account, I could enforce things like SSH-only access or 2FA that would
be inconvenient for my main email address when I travel, because I
sometimes log into webmail for example. Because I don't frequently
need access to registration mail, it seemed like a good tradeoff.
So I created a second account, with a locked password and SSH-only authentication. That way the only way someone can compromise my "registration email" is by hacking my physical machine or the server directly, not by just bruteforcing a password.
Now of course I need to figure out which sites I'm registered on with
a "non-registration" email (
email@example.com): before I thought
of using the
register@ alias, I sometimes used my normal address
instead. So I'll have to track those down and reset those. But it
seems I already blocked a large attack surface with a very simple
change and that feels quite satisfying.
Using syncmaildir (SMD) to sync my email, the change was fairly simple. First I need to create a second SMD profile:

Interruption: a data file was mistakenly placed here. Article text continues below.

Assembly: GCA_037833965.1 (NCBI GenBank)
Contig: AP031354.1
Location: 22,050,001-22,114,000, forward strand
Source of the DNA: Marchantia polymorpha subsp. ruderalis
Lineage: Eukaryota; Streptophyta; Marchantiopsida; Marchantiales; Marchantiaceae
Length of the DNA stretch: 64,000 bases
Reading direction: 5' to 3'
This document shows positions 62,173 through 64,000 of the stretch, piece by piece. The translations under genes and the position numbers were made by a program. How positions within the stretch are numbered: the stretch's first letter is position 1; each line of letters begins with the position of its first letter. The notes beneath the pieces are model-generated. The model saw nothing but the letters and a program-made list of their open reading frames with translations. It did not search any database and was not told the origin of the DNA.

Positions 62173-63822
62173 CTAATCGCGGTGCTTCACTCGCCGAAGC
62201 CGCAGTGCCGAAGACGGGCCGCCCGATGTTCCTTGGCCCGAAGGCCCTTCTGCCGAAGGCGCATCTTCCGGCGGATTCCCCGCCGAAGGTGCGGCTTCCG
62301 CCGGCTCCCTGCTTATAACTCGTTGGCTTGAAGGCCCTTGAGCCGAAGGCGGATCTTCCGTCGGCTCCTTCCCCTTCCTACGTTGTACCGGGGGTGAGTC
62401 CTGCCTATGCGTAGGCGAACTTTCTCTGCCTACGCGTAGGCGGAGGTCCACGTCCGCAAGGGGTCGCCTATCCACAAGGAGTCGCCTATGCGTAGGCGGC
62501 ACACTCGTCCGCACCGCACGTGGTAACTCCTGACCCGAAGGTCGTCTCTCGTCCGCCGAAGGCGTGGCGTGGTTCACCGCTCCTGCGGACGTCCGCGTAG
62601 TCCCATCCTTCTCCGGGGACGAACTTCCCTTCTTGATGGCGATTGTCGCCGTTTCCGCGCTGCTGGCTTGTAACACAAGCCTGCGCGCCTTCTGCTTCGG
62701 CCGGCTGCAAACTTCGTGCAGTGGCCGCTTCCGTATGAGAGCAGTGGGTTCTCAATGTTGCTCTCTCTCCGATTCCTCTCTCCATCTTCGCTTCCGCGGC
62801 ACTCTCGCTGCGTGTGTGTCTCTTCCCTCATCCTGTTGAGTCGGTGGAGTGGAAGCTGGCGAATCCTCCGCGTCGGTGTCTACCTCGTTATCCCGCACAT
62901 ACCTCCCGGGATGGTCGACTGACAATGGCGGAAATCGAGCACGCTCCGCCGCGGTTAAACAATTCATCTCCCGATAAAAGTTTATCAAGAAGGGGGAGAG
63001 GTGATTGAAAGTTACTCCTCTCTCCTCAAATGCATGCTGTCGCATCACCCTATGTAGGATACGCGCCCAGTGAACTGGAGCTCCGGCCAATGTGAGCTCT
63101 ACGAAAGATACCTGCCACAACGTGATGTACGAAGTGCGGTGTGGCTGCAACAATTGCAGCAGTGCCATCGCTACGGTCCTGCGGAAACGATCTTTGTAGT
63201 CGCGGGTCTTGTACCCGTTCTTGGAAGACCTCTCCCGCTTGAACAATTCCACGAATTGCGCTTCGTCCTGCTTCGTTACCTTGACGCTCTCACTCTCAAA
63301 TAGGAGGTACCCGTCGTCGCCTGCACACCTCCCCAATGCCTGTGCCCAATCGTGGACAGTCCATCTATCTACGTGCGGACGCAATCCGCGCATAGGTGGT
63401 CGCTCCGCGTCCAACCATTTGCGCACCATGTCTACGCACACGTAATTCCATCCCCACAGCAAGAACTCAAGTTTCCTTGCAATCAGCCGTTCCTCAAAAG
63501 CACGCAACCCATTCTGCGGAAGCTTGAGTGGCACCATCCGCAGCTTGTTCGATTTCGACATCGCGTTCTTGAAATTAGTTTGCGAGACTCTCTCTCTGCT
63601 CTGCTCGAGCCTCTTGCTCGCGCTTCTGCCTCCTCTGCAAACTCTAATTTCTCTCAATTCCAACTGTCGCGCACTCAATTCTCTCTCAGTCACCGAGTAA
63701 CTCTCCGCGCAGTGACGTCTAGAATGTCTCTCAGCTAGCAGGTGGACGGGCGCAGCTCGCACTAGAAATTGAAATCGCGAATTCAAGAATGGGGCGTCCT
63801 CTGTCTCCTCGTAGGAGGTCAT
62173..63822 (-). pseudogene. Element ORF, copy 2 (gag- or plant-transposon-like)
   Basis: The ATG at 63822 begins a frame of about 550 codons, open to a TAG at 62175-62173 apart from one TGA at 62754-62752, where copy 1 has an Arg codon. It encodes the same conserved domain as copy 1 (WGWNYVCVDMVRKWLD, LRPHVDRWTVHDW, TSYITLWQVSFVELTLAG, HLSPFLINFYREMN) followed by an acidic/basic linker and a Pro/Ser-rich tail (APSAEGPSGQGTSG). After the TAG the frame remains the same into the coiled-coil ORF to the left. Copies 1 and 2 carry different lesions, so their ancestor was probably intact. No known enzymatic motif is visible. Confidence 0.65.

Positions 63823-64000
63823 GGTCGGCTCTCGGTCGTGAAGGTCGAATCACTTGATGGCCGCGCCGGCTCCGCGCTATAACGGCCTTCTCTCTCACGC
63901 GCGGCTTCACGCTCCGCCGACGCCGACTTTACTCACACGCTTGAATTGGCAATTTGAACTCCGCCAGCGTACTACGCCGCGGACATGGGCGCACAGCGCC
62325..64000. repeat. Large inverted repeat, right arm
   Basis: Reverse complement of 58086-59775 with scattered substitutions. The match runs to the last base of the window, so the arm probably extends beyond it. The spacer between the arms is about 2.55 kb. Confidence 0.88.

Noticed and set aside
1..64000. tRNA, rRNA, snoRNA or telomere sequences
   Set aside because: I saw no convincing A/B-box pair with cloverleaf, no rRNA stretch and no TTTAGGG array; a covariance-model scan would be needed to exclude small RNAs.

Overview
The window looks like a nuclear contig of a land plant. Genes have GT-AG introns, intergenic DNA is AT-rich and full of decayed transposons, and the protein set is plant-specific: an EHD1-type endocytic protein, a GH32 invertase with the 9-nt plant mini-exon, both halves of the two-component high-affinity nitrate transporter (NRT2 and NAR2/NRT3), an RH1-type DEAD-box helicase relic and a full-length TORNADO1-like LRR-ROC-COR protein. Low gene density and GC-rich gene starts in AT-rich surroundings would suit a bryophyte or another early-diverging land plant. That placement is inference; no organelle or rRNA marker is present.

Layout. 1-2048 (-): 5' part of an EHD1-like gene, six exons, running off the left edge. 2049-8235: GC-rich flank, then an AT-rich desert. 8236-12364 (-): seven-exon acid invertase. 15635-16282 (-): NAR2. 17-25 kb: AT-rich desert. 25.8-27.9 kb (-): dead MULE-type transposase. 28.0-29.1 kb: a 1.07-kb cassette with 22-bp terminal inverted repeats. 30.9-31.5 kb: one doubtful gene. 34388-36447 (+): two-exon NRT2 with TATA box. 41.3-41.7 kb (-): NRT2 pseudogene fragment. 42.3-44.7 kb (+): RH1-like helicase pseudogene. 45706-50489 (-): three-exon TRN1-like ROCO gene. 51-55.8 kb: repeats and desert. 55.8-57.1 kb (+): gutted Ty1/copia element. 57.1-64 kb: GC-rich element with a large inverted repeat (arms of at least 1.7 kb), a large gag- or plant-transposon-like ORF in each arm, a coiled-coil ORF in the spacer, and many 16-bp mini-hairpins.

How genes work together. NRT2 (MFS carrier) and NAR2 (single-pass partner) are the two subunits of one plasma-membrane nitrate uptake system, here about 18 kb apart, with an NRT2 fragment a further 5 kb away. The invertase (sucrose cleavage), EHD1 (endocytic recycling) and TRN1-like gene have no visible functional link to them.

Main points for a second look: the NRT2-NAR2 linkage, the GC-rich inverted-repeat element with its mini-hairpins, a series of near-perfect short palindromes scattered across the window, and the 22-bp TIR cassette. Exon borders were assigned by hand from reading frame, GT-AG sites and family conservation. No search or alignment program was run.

if [ $(hostname) = "marcos" ]; then exit 1 fi SERVERNAME=smd-server-register CLIENTNAME=$(hostname)-register MAILBOX_LOCAL=Maildir/.register/ MAILBOX_REMOTE=Maildir TRANSLATOR_LR="smd-translate -m move -d LR register" TRANSLATOR_RL="smd-translate -m move -d RL register" EXCLUDE="Maildir/.notmuch/hooks/* Maildir/.notmuch/xapian/*"
Very similar to the normal profile, except mails get stored in the
Maildir/.register/ and different SSH profile and
translation rules are used. The new SSH profile is basically identical
to the previous one:
# wrapper for smd Host smd-server-register Hostname imap.anarc.at BatchMode yes Compression yes User register IdentitiesOnly yes IdentityFile ~/.ssh/id_ed25519_smd
Then we need to ignore the register folder in the normal configuration:
diff --git a/.smd/config.default b/.smd/config.default index c42e3d0..74a8b54 100644 --- a/.smd/config.default +++ b/.smd/config.default @@ -59,7 +59,7 @@ TRANSLATOR_RL="smd-translate -m move -d RL default" # EXCLUDE_LOCAL="Mail/spam Mail/trash" # EXCLUDE_REMOTE="OtherMail/with%20spaces" #EXCLUDE="Maildir/.notmuch/hooks/* Maildir/.notmuch/xapian/*" -EXCLUDE="Maildir/.notmuch/hooks/* Maildir/.notmuch/xapian/*" +EXCLUDE="Maildir/.notmuch/hooks/* Maildir/.notmuch/xapian/* Maildir/.register/*" #EXCLUDE_LOCAL="$MAILBOX_LOCAL/.notmuch/hooks/* $MAILBOX_LOCAL/.notmuch/xapian/*" #EXCLUDE_REMOTE="$MAILBOX_REMOTE/.notmuch/hooks/* $MAILBOX_REMOTE/.notmuch/xapian/*" #EXCLUDE_REMOTE="Maildir/Koumbit Maildir/Koumbit* Maildir/Koumbit/* Maildir/Koumbit.INBOX.Archives/ Maildir/Koumbit.INBOX.Archives.2012/ Maildir/.notmuch/hooks/* Maildir/.notmuch/xapian/*"